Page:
Building New Habits Requires Embracing Laziness

The “go hard or go home” mentality of self-improvement actually makes self-improvement harder.

David Rhoades
4 min readNov 4, 2021
This is you, attempting to start a habit way above your weight class (Photo by Pauline Bernfeld on Unsplash)

What’s the chief problem with adopting a creative habit? Sustaining the habit after the novelty wears off.

How it usually goes: I’ll get excited about a new kind of writing exercise/routine/project, and that excitement will sustain me for four, maybe five days. If I’m being generous, that’s how long it takes for my routine to get interrupted by an external Thing™ on average — every four or five days.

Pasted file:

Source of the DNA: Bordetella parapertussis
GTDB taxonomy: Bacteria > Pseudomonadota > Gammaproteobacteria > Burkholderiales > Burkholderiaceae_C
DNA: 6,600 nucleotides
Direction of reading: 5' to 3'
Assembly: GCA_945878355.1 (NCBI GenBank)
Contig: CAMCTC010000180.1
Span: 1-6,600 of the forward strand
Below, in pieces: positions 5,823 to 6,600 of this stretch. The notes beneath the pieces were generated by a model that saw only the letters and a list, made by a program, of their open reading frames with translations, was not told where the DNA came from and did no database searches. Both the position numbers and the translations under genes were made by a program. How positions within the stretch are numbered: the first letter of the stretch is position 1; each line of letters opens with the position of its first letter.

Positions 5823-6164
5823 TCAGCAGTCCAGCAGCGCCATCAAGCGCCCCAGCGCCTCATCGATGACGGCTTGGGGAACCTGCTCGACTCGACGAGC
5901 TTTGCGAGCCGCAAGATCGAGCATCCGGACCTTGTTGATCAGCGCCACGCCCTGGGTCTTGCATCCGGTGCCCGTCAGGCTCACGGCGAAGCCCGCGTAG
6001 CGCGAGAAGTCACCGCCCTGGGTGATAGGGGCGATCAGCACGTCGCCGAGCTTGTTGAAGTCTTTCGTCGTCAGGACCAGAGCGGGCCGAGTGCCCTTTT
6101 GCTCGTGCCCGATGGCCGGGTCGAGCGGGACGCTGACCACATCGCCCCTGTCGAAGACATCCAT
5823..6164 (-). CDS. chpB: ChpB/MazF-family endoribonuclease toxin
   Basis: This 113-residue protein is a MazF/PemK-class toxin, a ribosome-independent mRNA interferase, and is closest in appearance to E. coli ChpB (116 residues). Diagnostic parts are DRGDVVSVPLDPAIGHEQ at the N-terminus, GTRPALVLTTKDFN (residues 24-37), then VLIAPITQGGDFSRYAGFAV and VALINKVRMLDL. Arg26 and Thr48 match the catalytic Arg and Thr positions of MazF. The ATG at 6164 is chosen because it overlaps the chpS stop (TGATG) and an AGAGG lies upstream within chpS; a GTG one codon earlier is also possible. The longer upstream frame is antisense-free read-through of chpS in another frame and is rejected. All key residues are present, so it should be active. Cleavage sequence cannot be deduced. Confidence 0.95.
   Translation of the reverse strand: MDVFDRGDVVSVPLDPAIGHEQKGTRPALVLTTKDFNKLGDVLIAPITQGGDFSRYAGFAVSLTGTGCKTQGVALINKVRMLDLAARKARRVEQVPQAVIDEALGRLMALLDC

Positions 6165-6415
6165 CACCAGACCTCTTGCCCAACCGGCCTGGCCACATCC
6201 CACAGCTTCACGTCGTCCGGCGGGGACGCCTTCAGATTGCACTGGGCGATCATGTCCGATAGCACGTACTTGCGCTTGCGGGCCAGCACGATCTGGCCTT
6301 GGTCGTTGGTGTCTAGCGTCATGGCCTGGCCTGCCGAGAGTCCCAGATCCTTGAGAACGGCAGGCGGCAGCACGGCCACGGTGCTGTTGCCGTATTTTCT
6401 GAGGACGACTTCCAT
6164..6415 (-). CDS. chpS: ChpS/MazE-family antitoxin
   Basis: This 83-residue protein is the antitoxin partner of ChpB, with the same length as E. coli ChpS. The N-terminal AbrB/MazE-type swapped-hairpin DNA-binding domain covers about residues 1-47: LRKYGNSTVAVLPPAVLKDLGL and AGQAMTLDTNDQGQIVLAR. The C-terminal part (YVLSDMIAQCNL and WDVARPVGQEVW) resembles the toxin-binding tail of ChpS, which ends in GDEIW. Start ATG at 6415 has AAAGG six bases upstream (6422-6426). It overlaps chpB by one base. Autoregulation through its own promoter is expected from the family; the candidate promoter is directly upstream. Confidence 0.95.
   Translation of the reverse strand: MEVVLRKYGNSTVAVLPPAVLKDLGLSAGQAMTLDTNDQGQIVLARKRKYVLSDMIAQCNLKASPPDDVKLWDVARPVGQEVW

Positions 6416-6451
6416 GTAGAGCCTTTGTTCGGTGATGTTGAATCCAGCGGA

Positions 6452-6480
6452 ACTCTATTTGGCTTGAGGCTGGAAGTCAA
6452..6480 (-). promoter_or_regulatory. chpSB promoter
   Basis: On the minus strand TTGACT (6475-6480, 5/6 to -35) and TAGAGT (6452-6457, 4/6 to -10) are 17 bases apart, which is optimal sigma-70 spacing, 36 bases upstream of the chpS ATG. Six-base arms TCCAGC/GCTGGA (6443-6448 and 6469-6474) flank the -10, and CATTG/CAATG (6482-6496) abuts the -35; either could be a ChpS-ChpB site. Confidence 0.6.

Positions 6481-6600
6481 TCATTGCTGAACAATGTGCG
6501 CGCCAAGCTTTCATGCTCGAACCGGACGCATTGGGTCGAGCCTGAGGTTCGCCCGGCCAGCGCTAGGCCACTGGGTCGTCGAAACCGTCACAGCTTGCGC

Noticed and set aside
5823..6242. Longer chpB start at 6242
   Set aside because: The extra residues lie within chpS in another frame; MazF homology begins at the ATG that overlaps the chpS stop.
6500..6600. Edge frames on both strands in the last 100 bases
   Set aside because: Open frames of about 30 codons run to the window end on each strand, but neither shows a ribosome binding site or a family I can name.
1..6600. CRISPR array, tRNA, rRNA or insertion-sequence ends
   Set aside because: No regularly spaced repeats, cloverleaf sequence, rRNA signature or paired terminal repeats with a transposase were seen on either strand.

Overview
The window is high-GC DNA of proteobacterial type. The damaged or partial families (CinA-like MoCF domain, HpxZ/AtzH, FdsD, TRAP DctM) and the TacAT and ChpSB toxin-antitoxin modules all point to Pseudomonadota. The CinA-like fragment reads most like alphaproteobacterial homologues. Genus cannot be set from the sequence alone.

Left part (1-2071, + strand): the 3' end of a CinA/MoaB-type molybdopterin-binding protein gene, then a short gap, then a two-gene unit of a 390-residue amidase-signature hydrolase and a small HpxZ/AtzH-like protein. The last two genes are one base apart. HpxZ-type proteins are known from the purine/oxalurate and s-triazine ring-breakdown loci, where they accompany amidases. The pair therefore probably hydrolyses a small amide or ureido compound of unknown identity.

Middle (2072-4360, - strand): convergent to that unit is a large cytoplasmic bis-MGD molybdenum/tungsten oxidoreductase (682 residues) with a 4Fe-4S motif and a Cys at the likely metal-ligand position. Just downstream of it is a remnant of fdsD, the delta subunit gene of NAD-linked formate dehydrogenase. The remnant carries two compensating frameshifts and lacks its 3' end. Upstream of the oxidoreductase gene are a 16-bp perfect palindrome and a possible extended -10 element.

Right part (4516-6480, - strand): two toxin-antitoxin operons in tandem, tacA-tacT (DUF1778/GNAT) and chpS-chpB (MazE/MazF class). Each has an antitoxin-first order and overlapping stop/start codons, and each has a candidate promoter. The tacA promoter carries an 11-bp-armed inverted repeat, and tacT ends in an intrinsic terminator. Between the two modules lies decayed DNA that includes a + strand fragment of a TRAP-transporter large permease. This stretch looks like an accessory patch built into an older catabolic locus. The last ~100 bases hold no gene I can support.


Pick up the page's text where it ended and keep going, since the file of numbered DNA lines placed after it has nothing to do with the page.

Then on day five, something will come up. Maybe I’m tired. Maybe I made plans. Maybe I just don’t feel as excited anymore.

I blink…

…and it’s six weeks later, and I barely remember wanting to start a habit at all.

I’ve spent a few years trying to figure out what my problem is.

(Well, actually, I’ve spent a few years beating myself up for being a lazy, poorly disciplined slob, but once I learned that being cruel to myself doesn’t actually do anything for me, I started looking outside myself for a solution.)

I learned what I was missing: changing my behavior hinges on the “smallest viable effort.”



David Rhoades

Working class writer, editor, and photographer. Journalist for Socialist Alternative. Writes essays, horror, and science fiction.